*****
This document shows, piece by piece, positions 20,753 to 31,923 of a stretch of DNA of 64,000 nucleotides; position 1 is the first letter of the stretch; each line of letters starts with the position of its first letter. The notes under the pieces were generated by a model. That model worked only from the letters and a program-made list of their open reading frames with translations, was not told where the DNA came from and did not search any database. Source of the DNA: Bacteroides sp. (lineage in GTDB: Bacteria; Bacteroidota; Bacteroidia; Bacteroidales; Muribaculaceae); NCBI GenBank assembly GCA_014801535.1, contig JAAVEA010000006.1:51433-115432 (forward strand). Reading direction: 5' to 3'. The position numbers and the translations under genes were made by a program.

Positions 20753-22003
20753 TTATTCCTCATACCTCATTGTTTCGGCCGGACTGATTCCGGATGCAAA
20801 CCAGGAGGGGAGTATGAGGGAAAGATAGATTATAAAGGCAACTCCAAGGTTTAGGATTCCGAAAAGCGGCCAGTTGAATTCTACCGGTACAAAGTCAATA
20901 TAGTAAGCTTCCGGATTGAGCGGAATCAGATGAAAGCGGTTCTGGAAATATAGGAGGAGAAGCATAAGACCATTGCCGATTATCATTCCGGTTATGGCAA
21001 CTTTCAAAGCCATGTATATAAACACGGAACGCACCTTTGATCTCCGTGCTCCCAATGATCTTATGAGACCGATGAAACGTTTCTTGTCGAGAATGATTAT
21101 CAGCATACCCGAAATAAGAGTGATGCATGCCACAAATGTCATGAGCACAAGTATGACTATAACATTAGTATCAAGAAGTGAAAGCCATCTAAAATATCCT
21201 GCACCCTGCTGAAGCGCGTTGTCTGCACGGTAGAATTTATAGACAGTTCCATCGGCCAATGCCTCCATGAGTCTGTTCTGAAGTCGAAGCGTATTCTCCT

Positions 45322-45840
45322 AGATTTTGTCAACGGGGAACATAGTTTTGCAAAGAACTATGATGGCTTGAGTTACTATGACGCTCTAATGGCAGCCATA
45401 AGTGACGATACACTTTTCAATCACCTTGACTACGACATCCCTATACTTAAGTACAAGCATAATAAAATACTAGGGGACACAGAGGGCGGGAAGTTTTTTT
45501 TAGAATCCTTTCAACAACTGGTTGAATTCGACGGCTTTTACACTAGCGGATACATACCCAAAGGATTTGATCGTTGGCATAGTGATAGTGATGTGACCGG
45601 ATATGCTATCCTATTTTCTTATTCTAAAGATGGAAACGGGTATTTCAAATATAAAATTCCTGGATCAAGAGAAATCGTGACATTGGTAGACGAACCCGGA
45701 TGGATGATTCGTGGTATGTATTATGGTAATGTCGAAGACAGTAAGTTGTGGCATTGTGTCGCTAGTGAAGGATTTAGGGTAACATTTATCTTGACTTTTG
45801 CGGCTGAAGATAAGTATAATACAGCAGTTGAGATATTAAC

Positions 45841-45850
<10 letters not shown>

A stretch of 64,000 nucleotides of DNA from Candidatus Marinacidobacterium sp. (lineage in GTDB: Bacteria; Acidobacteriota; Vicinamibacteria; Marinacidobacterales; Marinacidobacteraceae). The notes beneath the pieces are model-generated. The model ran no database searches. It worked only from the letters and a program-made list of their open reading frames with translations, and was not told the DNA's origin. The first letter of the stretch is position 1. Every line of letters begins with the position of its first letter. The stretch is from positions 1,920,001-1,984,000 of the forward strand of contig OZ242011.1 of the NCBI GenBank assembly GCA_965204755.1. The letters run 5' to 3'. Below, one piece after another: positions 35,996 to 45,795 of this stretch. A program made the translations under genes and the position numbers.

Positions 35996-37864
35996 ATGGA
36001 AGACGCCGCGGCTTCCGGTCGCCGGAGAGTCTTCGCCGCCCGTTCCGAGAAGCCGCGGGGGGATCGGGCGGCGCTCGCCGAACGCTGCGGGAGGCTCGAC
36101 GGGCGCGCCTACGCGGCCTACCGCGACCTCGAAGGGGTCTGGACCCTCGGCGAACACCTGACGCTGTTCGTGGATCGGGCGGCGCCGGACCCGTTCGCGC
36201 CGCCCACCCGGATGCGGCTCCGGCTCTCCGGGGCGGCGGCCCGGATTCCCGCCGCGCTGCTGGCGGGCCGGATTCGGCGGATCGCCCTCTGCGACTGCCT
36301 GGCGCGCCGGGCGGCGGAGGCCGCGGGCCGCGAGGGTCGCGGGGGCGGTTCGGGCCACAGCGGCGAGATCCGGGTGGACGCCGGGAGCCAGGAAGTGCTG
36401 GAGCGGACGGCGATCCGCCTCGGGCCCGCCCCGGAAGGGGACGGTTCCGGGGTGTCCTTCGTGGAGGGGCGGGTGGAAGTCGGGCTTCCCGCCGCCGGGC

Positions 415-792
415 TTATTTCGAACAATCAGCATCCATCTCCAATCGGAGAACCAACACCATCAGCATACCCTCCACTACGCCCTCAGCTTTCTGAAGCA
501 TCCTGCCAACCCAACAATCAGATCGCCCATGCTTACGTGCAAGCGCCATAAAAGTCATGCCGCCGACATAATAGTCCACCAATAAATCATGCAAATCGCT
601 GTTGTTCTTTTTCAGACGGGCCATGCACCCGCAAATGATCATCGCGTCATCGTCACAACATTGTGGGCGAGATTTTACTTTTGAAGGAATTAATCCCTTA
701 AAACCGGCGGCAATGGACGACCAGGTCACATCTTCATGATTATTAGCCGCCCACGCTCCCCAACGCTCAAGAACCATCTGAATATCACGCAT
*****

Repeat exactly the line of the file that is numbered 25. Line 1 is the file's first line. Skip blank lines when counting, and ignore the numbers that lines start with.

36401 GAGCGGACGGCGATCCGCCTCGGGCCCGCCCCGGAAGGGGACGGTTCCGGGGTGTCCTTCGTGGAGGGGCGGGTGGAAGTCGGGCTTCCCGCCGCCGGGC